Pence makes diplomatic trip to Middle East, meets with Egypt’s el-Sissi first

Vice President Mike Pence met with Egyptian captain Abdel-Fattah el-Sissi in Cairo on Saturday on the first leg of a jaunt to the volatile Mideast.

Meeting at the presidential palace in Cairo, the two leaders debated ways to combat the growing horror threat in the region.

Pence listened as el-Sissi quoth the need to address “urgent issues, ” including “ways to eliminate this disease and cancer that has panicked the whole world.”

Pence said that “we rest shoulder to shoulder with you and Egypt in fighting against terrorism, ” and that “our natures grieve” for the loss of life in recent the terrorist attacks on Egyptians, referring to a December attack against Christians where at least nine beings were killed, and a November attack at a mosque in Northern Sinai where another 311 people were killed.

“We resolve to continue to stance with Egypt in the fight against terrorism, ” Pence said.

Pence arrived in Cairo hours after Congress and President Donald Trump failed to reach agreement on a plan to avert a partial federal shutdown. Pence started ahead with his four-day trip to the Countries of the middle east, citing national security and diplomatic reasons.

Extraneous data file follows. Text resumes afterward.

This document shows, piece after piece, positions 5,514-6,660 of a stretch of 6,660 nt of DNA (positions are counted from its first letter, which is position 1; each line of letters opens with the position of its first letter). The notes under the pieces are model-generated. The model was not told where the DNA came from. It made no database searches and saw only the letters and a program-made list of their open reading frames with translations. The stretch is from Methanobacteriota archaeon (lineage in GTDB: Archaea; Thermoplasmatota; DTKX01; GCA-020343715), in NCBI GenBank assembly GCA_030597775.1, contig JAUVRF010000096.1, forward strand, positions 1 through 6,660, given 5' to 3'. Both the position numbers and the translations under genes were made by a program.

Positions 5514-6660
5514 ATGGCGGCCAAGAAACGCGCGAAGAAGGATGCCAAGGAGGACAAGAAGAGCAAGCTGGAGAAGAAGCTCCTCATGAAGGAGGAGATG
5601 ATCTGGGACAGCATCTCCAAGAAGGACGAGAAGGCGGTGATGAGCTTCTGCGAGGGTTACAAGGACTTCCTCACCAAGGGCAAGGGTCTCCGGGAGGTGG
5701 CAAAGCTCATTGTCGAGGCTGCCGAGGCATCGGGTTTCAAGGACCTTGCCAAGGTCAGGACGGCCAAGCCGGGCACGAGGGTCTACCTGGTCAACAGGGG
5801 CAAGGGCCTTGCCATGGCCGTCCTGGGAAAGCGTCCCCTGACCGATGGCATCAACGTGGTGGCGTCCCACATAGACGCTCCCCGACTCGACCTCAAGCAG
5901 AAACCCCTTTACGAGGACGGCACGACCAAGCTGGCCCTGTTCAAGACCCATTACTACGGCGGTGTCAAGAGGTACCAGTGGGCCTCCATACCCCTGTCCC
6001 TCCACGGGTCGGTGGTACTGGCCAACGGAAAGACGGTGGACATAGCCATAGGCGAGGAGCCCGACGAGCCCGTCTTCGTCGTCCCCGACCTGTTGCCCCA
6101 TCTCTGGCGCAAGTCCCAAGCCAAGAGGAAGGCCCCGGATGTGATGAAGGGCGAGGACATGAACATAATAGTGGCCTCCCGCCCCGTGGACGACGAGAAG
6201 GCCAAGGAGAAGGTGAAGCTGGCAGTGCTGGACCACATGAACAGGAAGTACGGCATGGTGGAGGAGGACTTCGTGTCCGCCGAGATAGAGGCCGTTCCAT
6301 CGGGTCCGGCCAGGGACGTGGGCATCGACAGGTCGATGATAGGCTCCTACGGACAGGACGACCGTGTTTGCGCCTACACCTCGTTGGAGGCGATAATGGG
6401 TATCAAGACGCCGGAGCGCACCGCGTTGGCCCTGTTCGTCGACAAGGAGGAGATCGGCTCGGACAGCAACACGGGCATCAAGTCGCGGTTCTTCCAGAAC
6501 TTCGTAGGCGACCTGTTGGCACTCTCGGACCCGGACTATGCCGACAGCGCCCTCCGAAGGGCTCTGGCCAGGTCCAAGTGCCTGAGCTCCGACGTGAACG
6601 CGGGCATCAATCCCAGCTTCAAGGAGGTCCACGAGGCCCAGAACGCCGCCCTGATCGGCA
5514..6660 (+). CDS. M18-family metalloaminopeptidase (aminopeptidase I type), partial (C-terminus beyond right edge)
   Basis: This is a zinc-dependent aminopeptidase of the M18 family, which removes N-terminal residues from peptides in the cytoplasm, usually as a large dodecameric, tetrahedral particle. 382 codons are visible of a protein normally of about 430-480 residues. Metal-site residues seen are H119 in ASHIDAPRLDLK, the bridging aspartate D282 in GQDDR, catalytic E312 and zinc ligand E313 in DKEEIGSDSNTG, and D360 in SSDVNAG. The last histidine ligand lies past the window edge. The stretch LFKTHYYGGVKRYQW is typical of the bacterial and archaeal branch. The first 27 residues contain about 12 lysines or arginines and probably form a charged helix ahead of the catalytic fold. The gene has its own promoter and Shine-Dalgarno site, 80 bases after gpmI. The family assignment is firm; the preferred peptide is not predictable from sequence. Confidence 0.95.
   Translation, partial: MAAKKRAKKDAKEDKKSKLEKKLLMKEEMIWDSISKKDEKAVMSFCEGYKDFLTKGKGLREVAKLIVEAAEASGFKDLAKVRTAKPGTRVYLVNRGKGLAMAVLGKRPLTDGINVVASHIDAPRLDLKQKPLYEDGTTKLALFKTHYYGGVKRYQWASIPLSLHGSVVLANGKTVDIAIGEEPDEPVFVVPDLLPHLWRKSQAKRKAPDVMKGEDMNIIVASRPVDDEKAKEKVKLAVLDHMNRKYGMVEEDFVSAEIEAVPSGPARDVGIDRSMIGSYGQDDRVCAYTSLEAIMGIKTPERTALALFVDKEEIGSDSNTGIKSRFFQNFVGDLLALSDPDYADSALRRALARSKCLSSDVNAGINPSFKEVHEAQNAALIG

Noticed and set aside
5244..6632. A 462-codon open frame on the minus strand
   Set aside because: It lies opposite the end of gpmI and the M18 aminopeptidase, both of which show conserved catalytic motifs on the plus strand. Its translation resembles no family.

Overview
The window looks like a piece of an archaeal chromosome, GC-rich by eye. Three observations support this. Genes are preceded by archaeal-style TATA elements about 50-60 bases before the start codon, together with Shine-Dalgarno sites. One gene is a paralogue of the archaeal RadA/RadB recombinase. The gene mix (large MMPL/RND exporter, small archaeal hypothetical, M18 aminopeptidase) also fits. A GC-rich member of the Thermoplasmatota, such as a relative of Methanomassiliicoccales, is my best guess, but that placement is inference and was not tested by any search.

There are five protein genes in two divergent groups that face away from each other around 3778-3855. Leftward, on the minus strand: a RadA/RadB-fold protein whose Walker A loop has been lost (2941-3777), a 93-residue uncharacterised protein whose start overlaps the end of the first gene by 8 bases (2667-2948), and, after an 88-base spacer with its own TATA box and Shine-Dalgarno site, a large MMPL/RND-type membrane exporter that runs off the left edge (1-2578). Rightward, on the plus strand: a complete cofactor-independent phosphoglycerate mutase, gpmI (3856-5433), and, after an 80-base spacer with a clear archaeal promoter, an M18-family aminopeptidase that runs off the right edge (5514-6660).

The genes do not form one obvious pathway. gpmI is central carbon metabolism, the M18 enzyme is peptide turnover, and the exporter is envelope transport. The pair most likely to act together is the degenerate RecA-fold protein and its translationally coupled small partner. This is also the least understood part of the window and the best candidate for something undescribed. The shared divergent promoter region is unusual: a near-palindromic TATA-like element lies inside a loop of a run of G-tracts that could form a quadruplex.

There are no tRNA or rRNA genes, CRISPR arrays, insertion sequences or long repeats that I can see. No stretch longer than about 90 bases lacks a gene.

Pence is set to meet with Jordan’s King Abdullah II on Sunday and visit with U.S. armies in countries of the region. He will too travel to Israel but he is not expected to meet with Palestinian officials.

His visit to the region came more than a few months after Trump announced his decision to recognize Jerusalem as Israel’s capital, a pace that’s maddened Palestinians. El-Sissi determined “the peace issue” as one of the most important issues in their discussions.

“We sounded President el-Sissi out, ” Pence said. “He said to me about what he said publicly about a disagreement between friends over our decision to recognize Jerusalem as the capital city of Israel.”

Pence said he assured el-Sissi that “we’re perfectly committed to preserving the status quo with regard to holy sites in Jerusalem, that we have come to no final answer about bounds or other issues that will be negotiated . … I prompted President el-Sissi that President Trump said that if the working party concur, we will support a two-state answer. My insight was that he was encouraged by that message.”

The Associated Press contributed to this report .

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